08 Mar 2022

The solar azimuth angle is the azimuth angle of the Sun’s position. It is the angle that the solar panels are facing and is measured in a clockwise direction from north. The direction that your roof faces (in the context of solar installation. The azimuth is measured in degrees, representing the angle between your roof and true north.

This horizontal coordinate defines the Sun‘s relative direction along the local horizon, whereas the solar zenith angle (or its complementary angle solar elevation) defines the Sun’s apparent altitude.

There are several conventions for the solar azimuth; however, it is traditionally defined as the angle between a line due south and the shadow cast by a vertical rod on Earth. This convention states the angle is positive if the shadow is east of south and negative if it is west of south. For example, due east would be 90° and due west would be -90°. Another convention is the reverse; it also has the origin at due south, but measures angles clockwise, so that due east is now negative and west now positive. ( read more here)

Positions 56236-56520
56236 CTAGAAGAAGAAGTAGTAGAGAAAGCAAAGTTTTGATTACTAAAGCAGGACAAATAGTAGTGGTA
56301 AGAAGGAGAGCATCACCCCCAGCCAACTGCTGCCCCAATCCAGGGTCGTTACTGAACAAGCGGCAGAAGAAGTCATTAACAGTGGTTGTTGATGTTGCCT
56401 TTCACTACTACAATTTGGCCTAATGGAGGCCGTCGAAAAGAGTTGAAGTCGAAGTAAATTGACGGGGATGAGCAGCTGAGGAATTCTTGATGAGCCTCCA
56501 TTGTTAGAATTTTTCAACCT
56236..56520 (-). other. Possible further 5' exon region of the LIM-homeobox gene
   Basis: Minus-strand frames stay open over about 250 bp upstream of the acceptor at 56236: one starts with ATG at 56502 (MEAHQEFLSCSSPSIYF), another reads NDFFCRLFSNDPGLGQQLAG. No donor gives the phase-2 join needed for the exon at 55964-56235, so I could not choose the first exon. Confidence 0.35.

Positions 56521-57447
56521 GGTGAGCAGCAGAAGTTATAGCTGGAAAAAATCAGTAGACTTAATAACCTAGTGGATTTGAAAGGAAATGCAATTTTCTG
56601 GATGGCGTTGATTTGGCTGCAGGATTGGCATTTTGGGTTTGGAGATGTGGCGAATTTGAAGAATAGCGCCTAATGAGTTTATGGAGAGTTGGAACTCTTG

The performance of a photovoltaic (PV) installation is affected by its tilt and azimuth angles, because these parameters change the amount of solar energy absorbed by the surface of the PV modules. (read more here)

Setting a panel North towards the sun’s rays will generate the greatest amount of electricity. However, it’s not always practical to face a panel exactly north. This could be because your roof doesn’t have enough space in a north-facing position to fit the panels.

Because the sun moves in the sky throughout the day, it’s important to position each panel so it produces the most electricity when you need it. If you are not at home in the middle of the day, it would be advantageous to produce less overall electricity by facing the panels west or east. This can allow you to spread the generation between the morning and the afternoon, to match when you use electricity. (read more here)

You may also want to read Tilt angle